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Enviornment Does Not Impact Conscience In The Adventures Of Huckleberry Finn

983 words - 4 pages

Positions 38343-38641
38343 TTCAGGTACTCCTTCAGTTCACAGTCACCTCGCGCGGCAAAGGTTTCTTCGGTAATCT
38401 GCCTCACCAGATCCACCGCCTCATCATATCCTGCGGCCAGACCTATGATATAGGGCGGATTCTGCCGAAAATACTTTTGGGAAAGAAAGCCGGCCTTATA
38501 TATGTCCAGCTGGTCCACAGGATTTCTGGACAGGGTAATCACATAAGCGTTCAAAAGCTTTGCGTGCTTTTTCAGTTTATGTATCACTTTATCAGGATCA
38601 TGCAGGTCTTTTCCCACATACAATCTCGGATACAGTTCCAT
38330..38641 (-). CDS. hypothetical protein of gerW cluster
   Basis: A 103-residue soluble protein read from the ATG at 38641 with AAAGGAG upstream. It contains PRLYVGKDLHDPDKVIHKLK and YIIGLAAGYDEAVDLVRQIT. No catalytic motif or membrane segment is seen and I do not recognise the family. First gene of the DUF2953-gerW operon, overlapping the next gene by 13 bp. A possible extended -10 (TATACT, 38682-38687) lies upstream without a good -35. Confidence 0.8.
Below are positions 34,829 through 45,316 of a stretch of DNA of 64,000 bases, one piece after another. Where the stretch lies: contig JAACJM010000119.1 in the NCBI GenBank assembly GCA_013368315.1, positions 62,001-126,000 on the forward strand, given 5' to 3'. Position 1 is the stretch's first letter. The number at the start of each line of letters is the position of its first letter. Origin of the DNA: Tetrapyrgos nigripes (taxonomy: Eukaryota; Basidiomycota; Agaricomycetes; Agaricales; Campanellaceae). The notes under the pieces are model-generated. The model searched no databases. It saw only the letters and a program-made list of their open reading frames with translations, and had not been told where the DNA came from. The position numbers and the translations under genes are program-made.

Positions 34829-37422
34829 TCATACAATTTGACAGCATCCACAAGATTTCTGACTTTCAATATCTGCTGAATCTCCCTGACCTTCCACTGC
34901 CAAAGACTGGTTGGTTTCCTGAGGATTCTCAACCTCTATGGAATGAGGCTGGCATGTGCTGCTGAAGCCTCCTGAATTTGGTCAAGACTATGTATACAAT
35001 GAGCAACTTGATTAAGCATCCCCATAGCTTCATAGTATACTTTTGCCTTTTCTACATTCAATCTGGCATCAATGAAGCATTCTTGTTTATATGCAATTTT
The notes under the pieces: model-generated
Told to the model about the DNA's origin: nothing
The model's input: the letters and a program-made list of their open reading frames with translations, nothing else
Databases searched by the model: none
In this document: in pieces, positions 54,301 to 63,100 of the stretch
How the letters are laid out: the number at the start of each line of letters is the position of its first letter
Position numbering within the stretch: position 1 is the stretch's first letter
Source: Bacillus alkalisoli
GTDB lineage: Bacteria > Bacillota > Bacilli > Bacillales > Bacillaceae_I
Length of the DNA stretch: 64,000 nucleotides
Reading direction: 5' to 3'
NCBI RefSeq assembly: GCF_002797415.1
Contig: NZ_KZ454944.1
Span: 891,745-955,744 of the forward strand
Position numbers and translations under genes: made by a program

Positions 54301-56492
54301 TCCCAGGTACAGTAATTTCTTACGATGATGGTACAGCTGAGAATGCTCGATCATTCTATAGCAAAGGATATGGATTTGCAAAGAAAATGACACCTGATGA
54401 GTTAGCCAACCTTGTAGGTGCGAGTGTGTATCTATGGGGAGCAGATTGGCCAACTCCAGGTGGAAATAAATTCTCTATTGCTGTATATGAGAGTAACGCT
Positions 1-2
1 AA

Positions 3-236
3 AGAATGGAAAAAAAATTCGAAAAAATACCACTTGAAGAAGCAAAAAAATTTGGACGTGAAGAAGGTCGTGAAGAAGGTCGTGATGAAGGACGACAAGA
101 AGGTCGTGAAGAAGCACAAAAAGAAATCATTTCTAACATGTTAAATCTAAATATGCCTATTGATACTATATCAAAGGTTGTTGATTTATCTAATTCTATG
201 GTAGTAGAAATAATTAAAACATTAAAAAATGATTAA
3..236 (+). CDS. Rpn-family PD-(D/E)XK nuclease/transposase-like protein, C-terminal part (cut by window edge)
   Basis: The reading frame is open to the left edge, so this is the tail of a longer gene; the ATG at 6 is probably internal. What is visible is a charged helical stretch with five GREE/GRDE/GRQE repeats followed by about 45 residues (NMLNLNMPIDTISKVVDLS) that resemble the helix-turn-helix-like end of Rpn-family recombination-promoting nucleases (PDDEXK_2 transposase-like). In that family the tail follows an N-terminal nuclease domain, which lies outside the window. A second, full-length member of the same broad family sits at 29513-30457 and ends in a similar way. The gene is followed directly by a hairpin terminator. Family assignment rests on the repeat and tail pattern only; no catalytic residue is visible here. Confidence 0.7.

! ! Enviornment Does Not Impact Conscience in The Adventures of Huckleberry Finn!! ! Twain uses the changing setting of Huck to show that environment does not impact internal conscience. Throughout the book, Huck travels to many different locations on the Mississippi River along Missouri, Illinois, and Arkansas. No matter how many places he ends up, Huck always ends up doing what his conscience tells him.! In the beginning of the book, at Mrs. Watson's house, Huck and Tom sneak out and happen across Jim asleep under a tree. "When we was ten foot off Tom whispered to me, and wanted to tie Jim to the tree for fun. But I said no, he might wake and make a disturbance." (Twain 7) Despite saying that the reason to not tie Jim to a tree is so that he won't make a disturbance, Huck doesn't want to take advantage of the slave. This is an example of having a conscience despite his environment because Huck is in a situation where it would be completely socially accepted to torment Jim, yet chooses not to.! When Huck is kidnapped by his alcoholic father, he is in a violent surrounding. Pap abuses his son both physically and verbally, yet Huck chooses to see the positive in his situation. "It was kind of lazy and jolly, laying off comfortable all day, smoking and fishing, and no books nor study." (Twain 24) Throughout the chapter, Huck does not once say or think anything hostile directly towards his father, no matter how cruel Pap is to him. This demonstrates Huck's unwavering will to obey his conscience, as he is in a situation where he could be thinking wicked thoughts towards his father, but chooses to respect him.! Later in the book, while on the raft, Huck decides to play a trick on Jim. After being separated from the slave in a fog, Huck tells Jim that they were never really apart, but that Jim was just dreaming. After learning that Huck was pulling a prank, Jim was upset. "It was fifteen minutes before I could work myself up to go and humble myself to a nigger; but I done it, and I warn't ever sorry for it afterwards, neither." (Twain 84) Huck played an awful trick on Jim, and even though Jim is a slave, Huck feels awful for what he did and is remains kind to the slave. Huck isn't obligated to apologize to Jim, as his social status is above Jim's and they are alone on a raft. He does so anyway because his conscience gets to him.! After coming to stay with the Grangerfords, Huck is exposed to a lot of hostility and rivalry. When a fight takes place between the family Huck is staying with and another family, the Shepardsons (whom the Grangerfords have had a brutal rivalry with for many years), some of Huck's...

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